Tuesday, December 04, 2018

The wind that caresses: Orson Welles as breeze and tempest

[The latest of my “moments” columns for The Hindu – this one about the documentary that accompanies Orson Welles’s last, just-released film]

Here’s a strange admission to begin a movie column with. Despite being a huge Orson Welles fan, I haven’t yet steeled myself to watch the “new” Welles work, The Other Side of the Wind – a film that began shooting in the early 1970s, was doomed by lack of funds (and possibly by the great director’s own whimsies and crippling sense of persecution), and has now been cobbled into some shape by other men, more than thirty years after Welles’s passing.

It’s probably a combination of fear (“What if the film is terrible?”), another sort of fear (“What if it’s brilliant? How does one process it then, or write about it? And either way, how can one know if this is what HE would have made?”) and some fan-fatigue. Welles’s career was so thwarted and fragmented after the success of Citizen Kane – as his need for artistic control and appreciation came up against commercial dictates, driving him from Hollywood to Europe and beyond – that it can be exhausting to see his real-life predicaments implied in his cinema; something that frequently happens even when he is adapting the work of famous writers like Shakespeare (Othello, Chimes at Midnight) or Kafka (The Trial).

What I did watch was They’ll Love Me When I’m Dead, a documentary directed by Morgan Neville, which breathlessly tells the story of the making (and unmaking) of The Other Side of the Wind, and has been released on Netflix as a companion piece. But even experiencing this documentary is to fall into a vortex of Wellesian images and motifs – much like the dazed hero in the amusement-park climax of The Lady from Shanghai, tumbling helplessly down an enormous winding slide.

This column is usually about a specific vignette in a film, but I’m making an exception here, since Welles’s body of work is so packed with moments that reflect each other (like the “Magic Mirror Maze” in that celebrated Lady from Shanghai scene). So much of it is about the intangibles and contradictions in a life, and how potentially great people can be undone by a combination of circumstance and personality.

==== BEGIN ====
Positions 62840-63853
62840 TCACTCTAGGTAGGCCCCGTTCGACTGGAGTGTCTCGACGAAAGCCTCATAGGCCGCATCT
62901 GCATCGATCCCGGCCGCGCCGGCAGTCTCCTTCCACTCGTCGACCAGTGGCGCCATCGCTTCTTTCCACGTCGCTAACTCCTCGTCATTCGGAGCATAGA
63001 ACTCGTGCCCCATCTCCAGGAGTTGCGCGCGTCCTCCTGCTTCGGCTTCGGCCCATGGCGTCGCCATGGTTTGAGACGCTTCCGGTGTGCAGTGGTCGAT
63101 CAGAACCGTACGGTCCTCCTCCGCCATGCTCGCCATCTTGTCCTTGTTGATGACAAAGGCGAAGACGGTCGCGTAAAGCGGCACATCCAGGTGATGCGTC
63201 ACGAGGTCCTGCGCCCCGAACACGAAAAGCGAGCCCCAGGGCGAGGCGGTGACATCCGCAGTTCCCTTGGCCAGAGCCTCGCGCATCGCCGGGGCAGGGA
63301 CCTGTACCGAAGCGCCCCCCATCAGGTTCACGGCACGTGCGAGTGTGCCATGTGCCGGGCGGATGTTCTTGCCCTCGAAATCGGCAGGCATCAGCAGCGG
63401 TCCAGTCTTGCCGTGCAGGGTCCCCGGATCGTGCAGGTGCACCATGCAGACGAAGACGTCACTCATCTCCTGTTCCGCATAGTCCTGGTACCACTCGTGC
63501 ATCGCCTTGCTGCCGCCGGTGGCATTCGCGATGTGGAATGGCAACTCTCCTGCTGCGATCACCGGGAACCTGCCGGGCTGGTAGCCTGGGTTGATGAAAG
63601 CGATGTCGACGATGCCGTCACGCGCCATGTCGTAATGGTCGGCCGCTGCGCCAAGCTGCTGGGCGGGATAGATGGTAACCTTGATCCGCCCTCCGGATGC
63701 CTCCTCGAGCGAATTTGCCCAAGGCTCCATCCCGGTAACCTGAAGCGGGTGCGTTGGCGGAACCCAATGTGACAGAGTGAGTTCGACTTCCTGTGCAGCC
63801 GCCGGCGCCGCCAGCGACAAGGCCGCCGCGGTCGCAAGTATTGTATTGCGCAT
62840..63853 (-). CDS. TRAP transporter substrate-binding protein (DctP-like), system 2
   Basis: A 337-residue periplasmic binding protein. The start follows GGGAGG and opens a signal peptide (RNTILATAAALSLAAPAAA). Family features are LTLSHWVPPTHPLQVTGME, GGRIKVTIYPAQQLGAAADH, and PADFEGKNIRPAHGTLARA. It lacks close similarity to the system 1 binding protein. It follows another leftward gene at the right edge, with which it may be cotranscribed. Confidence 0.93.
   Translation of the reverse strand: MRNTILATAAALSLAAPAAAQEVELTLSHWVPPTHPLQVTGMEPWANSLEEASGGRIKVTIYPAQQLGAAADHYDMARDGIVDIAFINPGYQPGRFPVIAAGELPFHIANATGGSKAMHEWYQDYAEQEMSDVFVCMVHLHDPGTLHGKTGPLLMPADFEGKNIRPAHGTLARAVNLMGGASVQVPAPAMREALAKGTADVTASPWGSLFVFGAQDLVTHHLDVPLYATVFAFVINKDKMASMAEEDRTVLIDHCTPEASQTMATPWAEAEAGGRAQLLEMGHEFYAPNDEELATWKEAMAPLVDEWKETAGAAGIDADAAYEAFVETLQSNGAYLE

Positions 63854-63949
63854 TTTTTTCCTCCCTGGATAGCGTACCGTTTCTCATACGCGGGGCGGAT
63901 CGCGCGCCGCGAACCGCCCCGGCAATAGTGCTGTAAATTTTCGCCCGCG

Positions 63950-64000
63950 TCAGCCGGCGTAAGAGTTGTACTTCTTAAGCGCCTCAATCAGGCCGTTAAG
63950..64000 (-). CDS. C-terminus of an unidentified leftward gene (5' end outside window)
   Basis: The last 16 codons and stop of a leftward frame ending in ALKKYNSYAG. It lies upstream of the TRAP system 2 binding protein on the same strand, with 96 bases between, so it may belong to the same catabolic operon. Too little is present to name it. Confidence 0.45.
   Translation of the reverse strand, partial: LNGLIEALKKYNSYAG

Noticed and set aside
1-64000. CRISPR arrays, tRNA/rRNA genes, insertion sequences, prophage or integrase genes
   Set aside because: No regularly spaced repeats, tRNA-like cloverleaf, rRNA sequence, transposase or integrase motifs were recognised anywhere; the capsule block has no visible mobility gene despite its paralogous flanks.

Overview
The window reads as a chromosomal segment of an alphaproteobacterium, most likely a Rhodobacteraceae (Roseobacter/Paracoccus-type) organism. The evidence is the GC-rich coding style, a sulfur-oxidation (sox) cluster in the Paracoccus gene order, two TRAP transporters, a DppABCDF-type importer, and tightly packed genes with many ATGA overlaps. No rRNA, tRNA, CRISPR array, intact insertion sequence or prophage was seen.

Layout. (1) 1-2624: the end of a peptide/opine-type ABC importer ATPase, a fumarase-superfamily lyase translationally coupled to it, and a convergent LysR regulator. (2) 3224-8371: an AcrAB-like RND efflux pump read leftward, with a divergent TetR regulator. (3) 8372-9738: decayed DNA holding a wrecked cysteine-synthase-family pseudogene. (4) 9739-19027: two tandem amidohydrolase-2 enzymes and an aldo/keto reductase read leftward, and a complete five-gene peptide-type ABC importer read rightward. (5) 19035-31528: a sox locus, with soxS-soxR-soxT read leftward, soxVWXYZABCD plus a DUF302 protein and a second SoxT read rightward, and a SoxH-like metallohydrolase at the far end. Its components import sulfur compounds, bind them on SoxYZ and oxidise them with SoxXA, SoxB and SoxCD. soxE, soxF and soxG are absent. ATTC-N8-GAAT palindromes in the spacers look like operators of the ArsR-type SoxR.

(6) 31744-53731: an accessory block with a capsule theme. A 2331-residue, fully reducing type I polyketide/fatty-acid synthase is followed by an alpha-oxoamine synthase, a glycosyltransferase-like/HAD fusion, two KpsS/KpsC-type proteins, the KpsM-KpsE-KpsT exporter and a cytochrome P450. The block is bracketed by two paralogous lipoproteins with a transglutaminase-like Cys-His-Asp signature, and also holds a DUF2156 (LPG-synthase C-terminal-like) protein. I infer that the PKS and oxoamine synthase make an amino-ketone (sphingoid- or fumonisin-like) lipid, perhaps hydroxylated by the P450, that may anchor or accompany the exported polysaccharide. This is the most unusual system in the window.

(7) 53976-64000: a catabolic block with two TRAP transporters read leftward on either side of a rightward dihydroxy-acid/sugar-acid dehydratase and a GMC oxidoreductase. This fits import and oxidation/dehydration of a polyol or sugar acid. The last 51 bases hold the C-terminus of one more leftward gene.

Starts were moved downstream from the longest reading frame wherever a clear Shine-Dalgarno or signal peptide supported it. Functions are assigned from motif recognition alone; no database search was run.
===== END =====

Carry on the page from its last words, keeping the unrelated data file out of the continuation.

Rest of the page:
What makes They’ll Love Me When I’m Dead riveting and depressing at the same time is that Welles himself – through footage of him in his films, or in interviews and other public appearances – is a big part of it. “With his cape, he was a personification of the wind itself,” we hear his partner, the actress Oja Kodar, say, in what sounds like an effort to “explain” the odd title of his unfinished film, “But I knew the other side of this wind. Because Orson was the wind that was capable of caressing you, lifting you, making you dance.”

So here is Orson, huffing and puffing, blowing hot and cold, going from being a gentle breeze to a dark tempest, all at once. In one scene, he discusses the “film within a film” in The Other Side of the Wind – an atmospheric, abstract European art-movie made by the protagonist, who is also a director (and played by another great director-actor, John Huston). “This gave me the freedom to make a film that wasn’t by Orson Welles,” Welles says. Amusingly, he is talking with Jeanne Moreau, the French actress who really had appeared in some of those arthouse films he was parodying.

These playful inside references and meta-allusions continue. The documentary itself mimics the style of Citizen Kane or Mister Arkadin in using a multiplicity of perspectives to try and get to the “truth”, always with no success. People offer contrary views of Welles and the shoot. “[Cinematographer] Gary Graver was like the son Orson never had,” one voice says. “No,” says another, “Orson wasn’t very paternal.” On why the comedian and impersonator Rich Little left the shoot after three weeks, “He missed his wife and was tired of working” is immediately followed by “He was having a relationship with Orson’s secretary.”

And as it tells the sad story of Welles running out of funding, the documentary gives us shots of his dramatic death scenes in films like The Third Man and Touch of Evil, as well as the exploding Death Star at the end of Star Wars (a film that was a huge blockbuster around the same time that Welles was struggling to get money for his very personal vision) and a scene where a vault door is closed in Citizen Kane.

It’s all beautiful, and painful, and fetishistic – like a drug that pulls you back into the Welles world with its many slanted images, shadows on walls, and reflections on the nature of truth and artifice, as well as an artist’s ambivalent relationship with both things.

I probably will see The Other Side of the Wind after all.

[Earlier Hindu columns here. And here are some earlier posts about Welles, including his quotes from the Peter Bogdanovich interviews]

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